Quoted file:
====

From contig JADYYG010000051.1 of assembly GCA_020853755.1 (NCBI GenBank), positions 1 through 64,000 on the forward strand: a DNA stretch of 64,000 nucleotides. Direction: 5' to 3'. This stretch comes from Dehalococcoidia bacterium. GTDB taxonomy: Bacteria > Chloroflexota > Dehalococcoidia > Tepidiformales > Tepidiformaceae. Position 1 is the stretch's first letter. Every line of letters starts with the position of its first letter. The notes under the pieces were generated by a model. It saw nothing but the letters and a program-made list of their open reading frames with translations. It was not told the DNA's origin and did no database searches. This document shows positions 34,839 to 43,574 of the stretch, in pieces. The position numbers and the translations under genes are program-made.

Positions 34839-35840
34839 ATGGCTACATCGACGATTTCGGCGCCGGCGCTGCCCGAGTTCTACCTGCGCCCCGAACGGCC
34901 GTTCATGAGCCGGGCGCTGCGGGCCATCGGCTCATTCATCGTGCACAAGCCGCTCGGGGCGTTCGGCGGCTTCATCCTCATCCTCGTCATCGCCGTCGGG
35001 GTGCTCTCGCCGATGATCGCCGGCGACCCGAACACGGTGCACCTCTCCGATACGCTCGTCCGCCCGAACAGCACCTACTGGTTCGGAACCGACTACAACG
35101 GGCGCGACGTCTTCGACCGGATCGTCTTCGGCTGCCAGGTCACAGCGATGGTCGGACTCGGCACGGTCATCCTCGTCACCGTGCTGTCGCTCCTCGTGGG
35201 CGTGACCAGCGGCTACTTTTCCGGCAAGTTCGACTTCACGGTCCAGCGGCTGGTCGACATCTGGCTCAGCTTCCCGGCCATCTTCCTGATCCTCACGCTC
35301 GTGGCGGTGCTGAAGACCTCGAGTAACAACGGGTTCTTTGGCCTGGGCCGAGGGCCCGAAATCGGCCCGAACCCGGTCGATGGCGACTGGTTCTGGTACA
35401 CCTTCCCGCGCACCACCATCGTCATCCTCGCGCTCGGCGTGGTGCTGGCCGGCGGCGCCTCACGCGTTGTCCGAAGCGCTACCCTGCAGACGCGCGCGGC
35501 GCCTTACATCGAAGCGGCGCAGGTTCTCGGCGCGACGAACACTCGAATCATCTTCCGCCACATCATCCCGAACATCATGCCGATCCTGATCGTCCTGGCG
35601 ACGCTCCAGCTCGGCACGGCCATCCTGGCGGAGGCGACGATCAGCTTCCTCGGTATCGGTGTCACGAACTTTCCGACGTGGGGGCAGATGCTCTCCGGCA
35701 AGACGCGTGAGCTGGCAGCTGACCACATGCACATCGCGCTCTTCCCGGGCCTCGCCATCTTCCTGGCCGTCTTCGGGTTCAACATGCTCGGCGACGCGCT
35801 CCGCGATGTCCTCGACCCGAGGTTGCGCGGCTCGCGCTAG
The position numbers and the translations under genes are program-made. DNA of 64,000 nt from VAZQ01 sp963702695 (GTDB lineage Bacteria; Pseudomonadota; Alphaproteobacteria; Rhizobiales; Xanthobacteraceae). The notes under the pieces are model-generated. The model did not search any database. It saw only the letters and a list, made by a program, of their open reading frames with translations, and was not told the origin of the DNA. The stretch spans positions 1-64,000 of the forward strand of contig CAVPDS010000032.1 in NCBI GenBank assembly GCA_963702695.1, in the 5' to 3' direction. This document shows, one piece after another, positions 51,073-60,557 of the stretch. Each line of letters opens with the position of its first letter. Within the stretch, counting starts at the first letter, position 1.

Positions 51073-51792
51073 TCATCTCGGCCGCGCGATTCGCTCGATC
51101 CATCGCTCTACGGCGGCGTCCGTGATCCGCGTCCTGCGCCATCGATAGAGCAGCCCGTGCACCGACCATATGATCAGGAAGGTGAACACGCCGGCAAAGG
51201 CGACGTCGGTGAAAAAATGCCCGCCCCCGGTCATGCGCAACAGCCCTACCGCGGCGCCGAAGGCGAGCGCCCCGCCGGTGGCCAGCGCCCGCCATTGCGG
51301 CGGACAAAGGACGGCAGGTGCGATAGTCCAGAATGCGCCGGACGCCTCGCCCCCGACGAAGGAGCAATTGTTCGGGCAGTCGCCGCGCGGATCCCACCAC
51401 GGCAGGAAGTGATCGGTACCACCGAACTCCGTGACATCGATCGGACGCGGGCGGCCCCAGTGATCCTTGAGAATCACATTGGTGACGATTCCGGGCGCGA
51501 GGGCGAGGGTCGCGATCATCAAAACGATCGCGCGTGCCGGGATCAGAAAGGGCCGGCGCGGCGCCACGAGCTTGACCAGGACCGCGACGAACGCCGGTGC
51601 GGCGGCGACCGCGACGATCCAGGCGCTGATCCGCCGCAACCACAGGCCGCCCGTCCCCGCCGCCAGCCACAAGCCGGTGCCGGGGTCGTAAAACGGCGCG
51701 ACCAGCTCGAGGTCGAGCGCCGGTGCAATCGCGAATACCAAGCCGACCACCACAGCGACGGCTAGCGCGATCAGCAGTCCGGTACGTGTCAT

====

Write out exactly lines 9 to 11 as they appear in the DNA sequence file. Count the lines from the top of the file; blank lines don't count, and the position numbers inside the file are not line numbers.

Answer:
35401 CCTTCCCGCGCACCACCATCGTCATCCTCGCGCTCGGCGTGGTGCTGGCCGGCGGCGCCTCACGCGTTGTCCGAAGCGCTACCCTGCAGACGCGCGCGGC
35501 GCCTTACATCGAAGCGGCGCAGGTTCTCGGCGCGACGAACACTCGAATCATCTTCCGCCACATCATCCCGAACATCATGCCGATCCTGATCGTCCTGGCG
35601 ACGCTCCAGCTCGGCACGGCCATCCTGGCGGAGGCGACGATCAGCTTCCTCGGTATCGGTGTCACGAACTTTCCGACGTGGGGGCAGATGCTCTCCGGCA